Hooray! It’s the Trafford Intelligence and Innovation Lab!

Cow jumping over moon

Here at InfoTrafford towers we are absolutely over the moon at the news that we’ve been awarded some money from the Cabinet Office and ODUG’s Release of Data Fund, to support a really exciting project that we’ve been planning.

Building on the success of InfoTrafford, we’re looking to develop a Partnership Innovation and Intelligence Lab, which will take the principles by which we developed InfoTrafford, and use them to bring together a greater range of datasets from our partners.

Accompanying these datasets will be the people from the respective organisations who understand the data – where it comes from, how to get it, and, crucially, what stories the data tells. This means that we will actually be sitting and working together – using our collective insight and knowledge to give us an incredible understanding of the needs and opportunities in Trafford.

Whilst this is the main purpose of the lab, there will be other things that we’ll be doing. We’ll be using the InfoTrafford platform to make available even more data, analyses and visualisations. A key focus will be to make it easier to find information on InfoTrafford. We’ll also be adding all Open Data that we produce to data.gov.uk, and investigating what we can do with datagm.org.uk.

Where appropriate (ie – not personal data, or subject to copyright), our data will also be modelled and uploaded to the GMDSP quad store, which will hopefully lead to synchronisation with other LAs in Greater Manchester. This is how we will achieve 5* status for our Open Data, and will be supported by Open Data Institute Certificates (we already have a ‘Pilot’ certificate for our streetlights data – the first Local Authority in the North to achieve any kind of certificate, and the first Local Authority anywhere to get Pilot..!)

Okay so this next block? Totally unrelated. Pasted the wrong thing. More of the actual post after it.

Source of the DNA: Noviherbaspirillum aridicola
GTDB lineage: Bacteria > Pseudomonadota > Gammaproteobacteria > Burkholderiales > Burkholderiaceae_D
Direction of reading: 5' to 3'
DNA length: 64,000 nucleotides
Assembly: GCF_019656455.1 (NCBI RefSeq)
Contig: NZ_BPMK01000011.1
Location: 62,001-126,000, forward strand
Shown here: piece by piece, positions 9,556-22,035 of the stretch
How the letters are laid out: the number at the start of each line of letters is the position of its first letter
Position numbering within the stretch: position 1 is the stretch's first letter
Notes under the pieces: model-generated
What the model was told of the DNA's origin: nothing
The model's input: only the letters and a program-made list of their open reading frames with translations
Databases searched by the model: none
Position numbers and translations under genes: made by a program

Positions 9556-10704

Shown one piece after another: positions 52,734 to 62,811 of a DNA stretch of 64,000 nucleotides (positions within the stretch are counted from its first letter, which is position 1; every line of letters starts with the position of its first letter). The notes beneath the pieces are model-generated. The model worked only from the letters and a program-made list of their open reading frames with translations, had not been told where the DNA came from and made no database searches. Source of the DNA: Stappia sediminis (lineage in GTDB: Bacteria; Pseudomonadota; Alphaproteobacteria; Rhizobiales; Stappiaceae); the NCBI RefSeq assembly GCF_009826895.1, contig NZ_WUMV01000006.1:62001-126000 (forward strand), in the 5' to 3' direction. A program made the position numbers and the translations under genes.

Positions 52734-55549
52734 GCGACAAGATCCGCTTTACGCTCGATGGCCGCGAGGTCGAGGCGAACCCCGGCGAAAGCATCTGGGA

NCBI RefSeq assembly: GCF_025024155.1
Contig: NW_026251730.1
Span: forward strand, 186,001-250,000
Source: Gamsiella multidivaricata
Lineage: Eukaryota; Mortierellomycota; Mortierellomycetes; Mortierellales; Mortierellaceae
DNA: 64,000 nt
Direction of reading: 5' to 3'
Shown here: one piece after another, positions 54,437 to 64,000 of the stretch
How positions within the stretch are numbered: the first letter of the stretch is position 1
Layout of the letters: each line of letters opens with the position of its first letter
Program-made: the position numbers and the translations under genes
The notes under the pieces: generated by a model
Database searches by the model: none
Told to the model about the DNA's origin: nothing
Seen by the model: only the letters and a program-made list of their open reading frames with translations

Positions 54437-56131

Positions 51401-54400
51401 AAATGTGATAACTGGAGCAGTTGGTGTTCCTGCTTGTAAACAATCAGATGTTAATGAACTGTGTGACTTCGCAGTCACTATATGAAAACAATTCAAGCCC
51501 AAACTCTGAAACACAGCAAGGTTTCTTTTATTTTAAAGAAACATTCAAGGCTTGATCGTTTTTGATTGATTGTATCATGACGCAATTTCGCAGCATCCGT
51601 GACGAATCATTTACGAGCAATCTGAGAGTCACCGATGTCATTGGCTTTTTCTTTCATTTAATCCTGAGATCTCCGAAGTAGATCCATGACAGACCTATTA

We will also be looking at new technologies, and how we might use them in our quest to make Trafford even better. Sensor arrays, machine learning, and drones are all examples of emerging tech that has the possibility to help (re)design services, or alter demand – we just aren’t yet sure how.

The final thing that the lab will offer is an ‘Open Workspace’. The principle is that we will dedicate a space in the office to allow members of the developer community; voluntary sector and charities; professionals; and students, to come and look over our shoulder at the work that we’ll be doing. They (you..?) will be able to ask for data, see what we hold that we’ve not released yet, test bids or apps with us, or just see how we’re using data and technology in partnership with others.

So what happens next?

I’ve met with all the people who’ll be involved from the beginning, and as soon as we’ve got a space to call our own, we’ll be starting to work together. For a variety of reasons, we aren’t sure exactly when this will be…

I’ll also be presenting the Lab concept to the Trafford Partnership at the end of July (Slidedeck to be made available)

We’ll get cracking immediately with a few pieces of work: